just enter the information for the Head and leave it at that.
1850 on all members of the house hold were listed under the head of
household. That included other
family members, servants, and boarders. It was not until the 1880 census
that the relationship to the
head of household was added to the form. Use caution when using these census
because the
enumerator made assumption or was not given complete information. An example
is I found a male
relative and wife with 7 children and attached them together as a family.
Later I found the wife had been
married before and was a widow. The first 3 children listed was from her
first marriage. Her first
marriage was to her second husbands brother. (Ya read that again. :) )



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Re: 1790-1840 U.S. Census Records

Ron Johnson
In reply to this post by Kurt Caulley

The only thing that you (think you) know is the Head of Household's name.  Thus, it definitely is a Person Event for him.  Then I'd add Person Events for family members you think are referenced in the Census, so that they can be easily removed if it's wrong.

Besides, Family events are only about marriage.

On 11/30/2016 07:03 PM, Dave Scheipers wrote:
Hi Curt,

My originally query was where to place these census events. 1850 onward, I create each individual's census event.

For the 1790-1840 census records, I've been creating the one record for the Head of Household with a transcript of the record in the citation. But I've been wondering if that event would be better in the family event list. The numbers are a reflection of the 'family' as it existed then, even if we cannot be sure who were the people that were counted at that time.

So far, no one has said they put these records in the family event list. If more than a few people had said the 1790-1840 censuses made sense as a family event, it could have pushed me to make the change. So far, no one has made the case that this is the way to go.

Maybe I'm the only that ever considered these as possible 'family' events, unlike other census records that enumerate individuals. I posed the question and so far everyone has said... leave it to the way I'm already doing it.

Thanks to you, and everyone else, for  taking time to respond, Dave


On Wed, Nov 30, 2016 at 4:24 PM, CurtD <[hidden email]> wrote:
The 1790 - 1840 census was a single line entry listing the head of household
only. The other entries
were meant to only count the others living in the home by age group. They
are not much more than a
statistical collection of the number of inhabitants in an area. For
genealogical information they are a
reference to where the ancestor lived and approximate age of those in the
house hold. Some census
asked about slaves and their age group. Trying to attach anyone other than
the head of household to
these census is a stab in the dark but is useful in that it does tell you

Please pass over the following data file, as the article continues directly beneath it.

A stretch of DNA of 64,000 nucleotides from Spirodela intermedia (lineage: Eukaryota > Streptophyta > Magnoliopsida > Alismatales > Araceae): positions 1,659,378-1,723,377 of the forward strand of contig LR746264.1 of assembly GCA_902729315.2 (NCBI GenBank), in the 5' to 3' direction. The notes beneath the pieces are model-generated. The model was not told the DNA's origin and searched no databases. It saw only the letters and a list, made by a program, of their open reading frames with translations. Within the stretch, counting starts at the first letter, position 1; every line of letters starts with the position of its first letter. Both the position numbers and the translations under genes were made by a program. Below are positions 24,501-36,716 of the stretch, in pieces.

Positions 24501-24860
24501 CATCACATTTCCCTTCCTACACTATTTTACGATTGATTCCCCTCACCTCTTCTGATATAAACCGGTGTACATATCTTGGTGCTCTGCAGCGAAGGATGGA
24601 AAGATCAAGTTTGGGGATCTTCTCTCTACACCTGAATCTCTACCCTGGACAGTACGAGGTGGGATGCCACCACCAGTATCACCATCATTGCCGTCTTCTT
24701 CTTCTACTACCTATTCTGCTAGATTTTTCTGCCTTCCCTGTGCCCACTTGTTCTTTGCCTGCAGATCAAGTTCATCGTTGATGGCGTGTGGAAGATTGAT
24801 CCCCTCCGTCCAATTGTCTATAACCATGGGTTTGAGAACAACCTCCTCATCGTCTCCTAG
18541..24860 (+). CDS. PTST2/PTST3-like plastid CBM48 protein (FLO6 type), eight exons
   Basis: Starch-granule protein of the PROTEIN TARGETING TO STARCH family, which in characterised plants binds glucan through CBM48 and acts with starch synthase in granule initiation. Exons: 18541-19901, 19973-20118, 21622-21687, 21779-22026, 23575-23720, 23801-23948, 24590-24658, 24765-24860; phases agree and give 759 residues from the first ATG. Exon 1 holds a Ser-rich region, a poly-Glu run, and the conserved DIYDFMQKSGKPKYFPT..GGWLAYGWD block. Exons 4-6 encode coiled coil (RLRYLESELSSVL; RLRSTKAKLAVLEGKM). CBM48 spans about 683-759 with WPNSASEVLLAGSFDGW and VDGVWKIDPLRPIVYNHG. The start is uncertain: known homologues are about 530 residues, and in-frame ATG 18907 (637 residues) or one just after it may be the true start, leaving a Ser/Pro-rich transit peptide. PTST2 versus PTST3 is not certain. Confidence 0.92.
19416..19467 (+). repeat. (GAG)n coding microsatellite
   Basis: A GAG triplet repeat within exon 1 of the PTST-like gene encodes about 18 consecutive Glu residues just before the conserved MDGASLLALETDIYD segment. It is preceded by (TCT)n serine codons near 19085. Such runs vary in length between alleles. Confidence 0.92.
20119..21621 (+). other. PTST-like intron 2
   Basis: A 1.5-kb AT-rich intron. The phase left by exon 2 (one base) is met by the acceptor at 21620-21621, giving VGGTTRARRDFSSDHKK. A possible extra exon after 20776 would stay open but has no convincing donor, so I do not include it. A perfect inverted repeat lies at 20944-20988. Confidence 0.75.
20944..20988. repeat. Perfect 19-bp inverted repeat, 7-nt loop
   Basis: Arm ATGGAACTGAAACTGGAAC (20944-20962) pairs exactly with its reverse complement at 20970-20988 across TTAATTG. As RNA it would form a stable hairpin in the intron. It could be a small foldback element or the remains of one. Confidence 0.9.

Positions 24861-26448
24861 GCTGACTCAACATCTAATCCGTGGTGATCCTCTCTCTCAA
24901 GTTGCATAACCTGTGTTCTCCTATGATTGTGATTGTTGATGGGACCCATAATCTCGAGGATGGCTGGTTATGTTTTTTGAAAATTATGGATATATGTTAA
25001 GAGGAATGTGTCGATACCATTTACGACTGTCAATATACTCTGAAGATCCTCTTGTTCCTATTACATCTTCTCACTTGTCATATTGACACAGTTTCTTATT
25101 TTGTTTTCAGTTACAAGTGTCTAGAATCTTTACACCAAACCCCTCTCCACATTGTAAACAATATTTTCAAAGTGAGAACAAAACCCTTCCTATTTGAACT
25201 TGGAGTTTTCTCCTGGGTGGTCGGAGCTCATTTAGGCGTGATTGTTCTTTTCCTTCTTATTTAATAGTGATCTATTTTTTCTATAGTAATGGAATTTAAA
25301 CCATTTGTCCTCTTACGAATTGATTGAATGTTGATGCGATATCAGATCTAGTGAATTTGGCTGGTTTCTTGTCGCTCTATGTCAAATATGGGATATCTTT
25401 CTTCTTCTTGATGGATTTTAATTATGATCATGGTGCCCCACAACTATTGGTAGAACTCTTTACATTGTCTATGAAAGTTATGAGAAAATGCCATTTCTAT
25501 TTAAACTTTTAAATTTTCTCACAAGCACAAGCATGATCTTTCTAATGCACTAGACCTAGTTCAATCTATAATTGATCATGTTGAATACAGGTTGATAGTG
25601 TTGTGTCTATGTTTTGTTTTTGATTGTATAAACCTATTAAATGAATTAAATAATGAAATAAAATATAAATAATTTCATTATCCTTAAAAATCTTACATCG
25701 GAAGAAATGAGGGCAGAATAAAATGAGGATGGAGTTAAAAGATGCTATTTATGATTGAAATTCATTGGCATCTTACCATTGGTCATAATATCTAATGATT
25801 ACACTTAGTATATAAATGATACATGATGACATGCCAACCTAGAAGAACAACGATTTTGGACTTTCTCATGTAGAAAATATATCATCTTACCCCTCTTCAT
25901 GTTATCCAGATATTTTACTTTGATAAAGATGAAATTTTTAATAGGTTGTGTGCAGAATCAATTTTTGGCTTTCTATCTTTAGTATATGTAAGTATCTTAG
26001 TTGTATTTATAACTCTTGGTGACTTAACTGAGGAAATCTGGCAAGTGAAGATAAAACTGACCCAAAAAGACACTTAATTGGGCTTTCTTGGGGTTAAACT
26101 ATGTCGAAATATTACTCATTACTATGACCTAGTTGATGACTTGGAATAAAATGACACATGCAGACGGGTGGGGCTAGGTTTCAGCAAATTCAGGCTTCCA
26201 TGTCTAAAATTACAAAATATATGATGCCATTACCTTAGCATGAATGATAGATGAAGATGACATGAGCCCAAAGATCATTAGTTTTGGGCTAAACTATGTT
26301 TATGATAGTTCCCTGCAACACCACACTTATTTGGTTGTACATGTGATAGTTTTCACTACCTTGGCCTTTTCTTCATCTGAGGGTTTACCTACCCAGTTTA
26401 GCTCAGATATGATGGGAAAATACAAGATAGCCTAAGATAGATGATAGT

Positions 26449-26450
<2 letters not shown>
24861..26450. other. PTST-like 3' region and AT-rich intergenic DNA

that there were X number of
children per age group or maybe the mother or father or older person could
have been living there. I
just enter the information for the Head and leave it at that.
1850 on all members of the house hold were listed under the head of
household. That included other
family members, servants, and boarders. It was not until the 1880 census
that the relationship to the
head of household was added to the form. Use caution when using these census
because the
enumerator made assumption or was not given complete information. An example
is I found a male
relative and wife with 7 children and attached them together as a family.
Later I found the wife had been
married before and was a widow. The first 3 children listed was from her
first marriage. Her first
marriage was to her second husbands brother. (Ya read that again. :) )


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Re: 1790-1840 U.S. Census Records

Kurt Caulley
In reply to this post by Dave Scheipers
This is the way I look at it. Each line on the census tells of the events of the past year for each individual. The information was gathered from one person in the household, say the wife, husband was out in the field working, the kids were at school, the servants and boarders are not a part of the family anyway. For me having the census as a personal event makes more sense than a family event.
That's the nice thing about Gramps, they let you do it your way.

On 11/30/2016 08:03 PM, Dave Scheipers wrote:
> Hi Curt,
>
> My originally query was where to place these census events. 1850 onward, I create each individual's census event.
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Re: 1790-1840 U.S. Census Records

Nick Hall
In reply to this post by Dave Scheipers
On 01/12/16 01:03, Dave Scheipers wrote:
> Maybe I'm the only that ever considered these as possible 'family'
> events, unlike other census records that enumerate individuals. I
> posed the question and so far everyone has said... leave it to the way
> I'm already doing it.
>
Only use family events for marriage, divorce, separation etc... Family
events exist to overcome a GEDCOM limitation.  Shared events are better
in most circumstances.

Nick.